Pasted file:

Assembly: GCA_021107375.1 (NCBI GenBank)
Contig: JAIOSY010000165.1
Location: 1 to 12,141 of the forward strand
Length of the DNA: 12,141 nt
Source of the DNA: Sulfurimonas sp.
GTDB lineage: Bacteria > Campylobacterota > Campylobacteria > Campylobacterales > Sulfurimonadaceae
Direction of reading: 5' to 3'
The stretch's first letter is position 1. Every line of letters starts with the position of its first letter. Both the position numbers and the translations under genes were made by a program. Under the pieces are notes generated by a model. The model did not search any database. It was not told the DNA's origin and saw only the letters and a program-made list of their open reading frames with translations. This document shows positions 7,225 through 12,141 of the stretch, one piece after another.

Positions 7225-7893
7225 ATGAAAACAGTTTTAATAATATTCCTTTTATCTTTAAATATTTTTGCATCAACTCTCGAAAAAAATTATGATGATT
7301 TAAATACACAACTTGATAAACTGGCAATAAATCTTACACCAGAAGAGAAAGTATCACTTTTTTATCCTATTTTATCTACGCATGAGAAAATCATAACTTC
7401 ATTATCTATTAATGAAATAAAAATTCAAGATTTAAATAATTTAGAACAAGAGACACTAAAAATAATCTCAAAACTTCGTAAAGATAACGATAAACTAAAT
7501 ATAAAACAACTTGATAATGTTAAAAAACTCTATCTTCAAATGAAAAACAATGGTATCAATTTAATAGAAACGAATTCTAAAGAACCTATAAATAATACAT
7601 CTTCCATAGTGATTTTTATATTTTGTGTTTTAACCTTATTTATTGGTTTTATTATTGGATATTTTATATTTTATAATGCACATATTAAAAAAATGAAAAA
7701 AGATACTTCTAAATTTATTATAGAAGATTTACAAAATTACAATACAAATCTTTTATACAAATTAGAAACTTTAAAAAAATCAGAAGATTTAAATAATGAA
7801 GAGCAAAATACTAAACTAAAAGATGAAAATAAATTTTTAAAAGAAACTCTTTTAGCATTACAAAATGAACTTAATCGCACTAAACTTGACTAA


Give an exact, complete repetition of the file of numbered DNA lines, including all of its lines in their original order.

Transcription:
Assembly: GCA_021107375.1 (NCBI GenBank)
Contig: JAIOSY010000165.1
Location: 1 to 12,141 of the forward strand
Length of the DNA: 12,141 nt
Source of the DNA: Sulfurimonas sp.
GTDB lineage: Bacteria > Campylobacterota > Campylobacteria > Campylobacterales > Sulfurimonadaceae
Direction of reading: 5' to 3'
The stretch's first letter is position 1. Every line of letters starts with the position of its first letter. Both the position numbers and the translations under genes were made by a program. Under the pieces are notes generated by a model. The model did not search any database. It was not told the DNA's origin and saw only the letters and a program-made list of their open reading frames with translations. This document shows positions 7,225 through 12,141 of the stretch, one piece after another.

Positions 7225-7893
7225 ATGAAAACAGTTTTAATAATATTCCTTTTATCTTTAAATATTTTTGCATCAACTCTCGAAAAAAATTATGATGATT
7301 TAAATACACAACTTGATAAACTGGCAATAAATCTTACACCAGAAGAGAAAGTATCACTTTTTTATCCTATTTTATCTACGCATGAGAAAATCATAACTTC
7401 ATTATCTATTAATGAAATAAAAATTCAAGATTTAAATAATTTAGAACAAGAGACACTAAAAATAATCTCAAAACTTCGTAAAGATAACGATAAACTAAAT
7501 ATAAAACAACTTGATAATGTTAAAAAACTCTATCTTCAAATGAAAAACAATGGTATCAATTTAATAGAAACGAATTCTAAAGAACCTATAAATAATACAT
7601 CTTCCATAGTGATTTTTATATTTTGTGTTTTAACCTTATTTATTGGTTTTATTATTGGATATTTTATATTTTATAATGCACATATTAAAAAAATGAAAAA
7701 AGATACTTCTAAATTTATTATAGAAGATTTACAAAATTACAATACAAATCTTTTATACAAATTAGAAACTTTAAAAAAATCAGAAGATTTAAATAATGAA
7801 GAGCAAAATACTAAACTAAAAGATGAAAATAAATTTTTAAAAGAAACTCTTTTAGCATTACAAAATGAACTTAATCGCACTAAACTTGACTAA